Lauren Spadafora

Miami University’s Graduate School has received a higher number of applications this year, perhaps thanks to the struggling economy.

“Applications are up fairly traumatically, about 40 percent, and we don’t know why,” said Bruce Cochrane, dean of the Graduate School.

Cochrane noted the increase is occurring across all disciplines and said it could possibly be due to the current economy or to changes in departmental admission procedures.

Because deadlines are still months away, Cochrane did not want to make a final conclusion.

“My bottom line is that we are watching this very closely,” Cochrane said. “Stay tuned. We’ll know April 15.”

Graduate institutions nationwide have reported similar significant increases in applications compared to previous years, and first-year graduate student Amanda Ginter is not surprised.

“We have been talking about this in my professional issues class,” Ginter said. “Studies indicate that when the economy is weak, more people turn to education to make themselves more marketable.”

According to Cochrane, academic departments within the Graduate School individually recruit and make offers to potential applicants.

Michael Crowder, chair of the graduate recruiting committee for the Department of Chemistry and Biochemistry, said he does not expect to see an increase in applications this year.

According to Crowder, the chemistry department has typically attracted students from small liberal-arts institutions and with fewer American students studying the physical sciences, the department now has to compete with bigger schools for those same students.

Crowder also said he could not yet make a strong statement about this year’s domestic applications, because students often wait until February to apply.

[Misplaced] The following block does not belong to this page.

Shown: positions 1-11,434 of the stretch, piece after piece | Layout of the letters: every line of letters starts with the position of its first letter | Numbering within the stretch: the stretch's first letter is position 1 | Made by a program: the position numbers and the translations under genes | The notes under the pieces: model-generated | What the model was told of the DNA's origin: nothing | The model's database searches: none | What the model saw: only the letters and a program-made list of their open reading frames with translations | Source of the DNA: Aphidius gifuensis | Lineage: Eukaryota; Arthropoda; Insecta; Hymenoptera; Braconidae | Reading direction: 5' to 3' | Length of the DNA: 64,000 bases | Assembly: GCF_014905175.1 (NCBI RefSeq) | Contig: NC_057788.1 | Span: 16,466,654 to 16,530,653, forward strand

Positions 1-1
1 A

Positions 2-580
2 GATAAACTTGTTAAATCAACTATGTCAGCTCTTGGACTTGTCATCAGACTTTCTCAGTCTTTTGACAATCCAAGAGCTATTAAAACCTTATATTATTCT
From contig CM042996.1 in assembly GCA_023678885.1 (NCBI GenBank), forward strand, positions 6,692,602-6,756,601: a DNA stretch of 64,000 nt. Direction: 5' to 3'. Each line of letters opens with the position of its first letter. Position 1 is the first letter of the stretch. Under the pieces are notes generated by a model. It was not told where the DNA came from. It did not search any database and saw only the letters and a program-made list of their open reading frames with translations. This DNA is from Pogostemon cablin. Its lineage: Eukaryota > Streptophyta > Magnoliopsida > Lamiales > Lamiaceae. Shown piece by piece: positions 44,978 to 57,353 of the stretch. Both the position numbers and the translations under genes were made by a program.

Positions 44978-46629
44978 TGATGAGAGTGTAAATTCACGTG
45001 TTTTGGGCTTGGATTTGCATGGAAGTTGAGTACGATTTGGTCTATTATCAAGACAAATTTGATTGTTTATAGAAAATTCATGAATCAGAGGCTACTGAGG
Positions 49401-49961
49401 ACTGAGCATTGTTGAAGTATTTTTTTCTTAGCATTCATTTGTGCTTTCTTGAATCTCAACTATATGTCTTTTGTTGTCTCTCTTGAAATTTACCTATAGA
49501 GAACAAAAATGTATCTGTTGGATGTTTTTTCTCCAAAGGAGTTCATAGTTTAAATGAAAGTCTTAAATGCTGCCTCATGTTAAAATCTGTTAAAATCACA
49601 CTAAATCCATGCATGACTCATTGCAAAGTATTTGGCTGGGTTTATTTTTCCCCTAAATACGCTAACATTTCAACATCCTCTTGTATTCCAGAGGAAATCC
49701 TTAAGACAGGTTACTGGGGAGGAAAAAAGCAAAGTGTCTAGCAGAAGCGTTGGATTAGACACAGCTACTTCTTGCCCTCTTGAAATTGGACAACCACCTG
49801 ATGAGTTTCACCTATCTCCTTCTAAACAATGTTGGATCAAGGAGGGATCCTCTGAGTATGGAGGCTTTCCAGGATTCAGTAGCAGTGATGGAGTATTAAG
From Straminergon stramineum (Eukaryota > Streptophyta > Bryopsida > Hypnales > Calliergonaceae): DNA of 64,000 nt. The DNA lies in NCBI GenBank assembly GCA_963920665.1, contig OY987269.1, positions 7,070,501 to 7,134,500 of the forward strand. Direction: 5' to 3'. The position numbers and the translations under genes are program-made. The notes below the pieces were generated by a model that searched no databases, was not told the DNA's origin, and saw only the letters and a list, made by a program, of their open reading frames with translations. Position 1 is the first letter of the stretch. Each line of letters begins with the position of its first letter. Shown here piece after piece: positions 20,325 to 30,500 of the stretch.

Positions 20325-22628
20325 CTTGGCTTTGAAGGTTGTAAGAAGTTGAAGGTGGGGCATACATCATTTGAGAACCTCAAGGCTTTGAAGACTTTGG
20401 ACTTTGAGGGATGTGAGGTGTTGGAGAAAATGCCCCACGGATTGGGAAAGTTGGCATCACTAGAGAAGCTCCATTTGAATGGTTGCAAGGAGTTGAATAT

“It makes sense to me, because they are now taking the GRE or even the MCAT,” Crowder said. “They are also working on fall semester courses, which would be upper-level chemistry courses-they want to do well in those.”

While graduate school could be a safe route in a sluggish job market, applicants may still run into problems. According to Crowder, there could be fewer research and teaching assistantships available in the future.

“To the university, a graduate assistantship is not only a salary, but it is also the tuition and fees that the student would have paid,” Crowder said. “Miami will have to evaluate how many assistantships it can afford. We’ll have to look at that very carefully.”

Michelle Taylor, a senior English major applying to graduate school, expressed the same concerns.

“You are only supposed to go to a program if you are fully (compensated),” Taylor said. “I was taught to say no if it didn’t. Is that going to change?”

Ginter, a Miami alum currently in the Family Studies graduate program, said she has not personally felt the effects of the struggling economy.

“I’m not as concerned as I would’ve been now that I’m pursuing my master’s degree,” Ginter said.

Neither Taylor nor Ginter said they considered graduate school to avoid entering the workforce. Instead, they decided to seek more education to become further qualified for their respective careers.

However, both hope to eventually teach at the university level, and with Miami’s current hiring freeze, they worry what the job market will look like once they complete their advanced degrees.

“We are always told that the job market is really hard-that you need to consider what you’re getting into,” Taylor said. “I’m hoping by then that things will get better.”

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